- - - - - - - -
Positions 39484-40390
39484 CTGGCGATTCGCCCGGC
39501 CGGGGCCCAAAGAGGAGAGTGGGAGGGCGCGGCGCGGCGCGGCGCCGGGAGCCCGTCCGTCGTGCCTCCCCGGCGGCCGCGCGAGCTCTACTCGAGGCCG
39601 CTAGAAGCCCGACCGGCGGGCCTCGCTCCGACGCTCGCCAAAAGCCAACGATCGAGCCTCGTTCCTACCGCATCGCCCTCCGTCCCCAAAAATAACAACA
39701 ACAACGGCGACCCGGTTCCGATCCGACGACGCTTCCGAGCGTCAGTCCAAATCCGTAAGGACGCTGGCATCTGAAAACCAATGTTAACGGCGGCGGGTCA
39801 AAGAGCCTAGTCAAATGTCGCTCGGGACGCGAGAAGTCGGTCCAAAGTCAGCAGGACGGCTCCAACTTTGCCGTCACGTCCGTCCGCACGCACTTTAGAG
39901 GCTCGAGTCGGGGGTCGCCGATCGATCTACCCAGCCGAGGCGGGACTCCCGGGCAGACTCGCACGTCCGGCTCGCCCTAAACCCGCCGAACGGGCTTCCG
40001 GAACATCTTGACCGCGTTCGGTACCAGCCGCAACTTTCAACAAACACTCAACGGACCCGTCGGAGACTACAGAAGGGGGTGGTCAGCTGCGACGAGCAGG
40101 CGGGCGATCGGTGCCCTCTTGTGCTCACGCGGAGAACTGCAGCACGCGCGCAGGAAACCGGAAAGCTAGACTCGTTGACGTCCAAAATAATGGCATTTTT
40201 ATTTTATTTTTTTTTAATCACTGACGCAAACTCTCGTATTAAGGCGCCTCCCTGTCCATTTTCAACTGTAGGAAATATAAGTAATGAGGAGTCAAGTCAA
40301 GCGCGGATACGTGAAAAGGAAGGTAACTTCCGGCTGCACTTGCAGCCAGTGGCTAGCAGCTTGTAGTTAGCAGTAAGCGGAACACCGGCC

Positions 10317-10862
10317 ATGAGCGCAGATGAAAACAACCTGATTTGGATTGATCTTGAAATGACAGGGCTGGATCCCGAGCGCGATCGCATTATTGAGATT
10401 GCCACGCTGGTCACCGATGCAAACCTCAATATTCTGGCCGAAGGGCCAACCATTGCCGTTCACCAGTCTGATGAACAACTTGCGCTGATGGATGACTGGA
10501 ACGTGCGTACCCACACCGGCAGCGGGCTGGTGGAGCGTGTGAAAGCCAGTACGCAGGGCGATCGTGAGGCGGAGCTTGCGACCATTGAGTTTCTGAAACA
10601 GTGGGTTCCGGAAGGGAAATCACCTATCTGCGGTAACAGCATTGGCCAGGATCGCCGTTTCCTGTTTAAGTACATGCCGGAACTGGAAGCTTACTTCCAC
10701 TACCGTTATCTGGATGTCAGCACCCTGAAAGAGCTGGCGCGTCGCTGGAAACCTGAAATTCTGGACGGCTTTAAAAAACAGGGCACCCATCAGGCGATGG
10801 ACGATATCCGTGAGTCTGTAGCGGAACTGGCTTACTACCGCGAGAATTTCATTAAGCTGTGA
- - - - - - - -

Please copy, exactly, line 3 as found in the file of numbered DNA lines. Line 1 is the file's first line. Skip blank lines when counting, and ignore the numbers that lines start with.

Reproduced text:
39501 CGGGGCCCAAAGAGGAGAGTGGGAGGGCGCGGCGCGGCGCGGCGCCGGGAGCCCGTCCGTCGTGCCTCCCCGGCGGCCGCGCGAGCTCTACTCGAGGCCG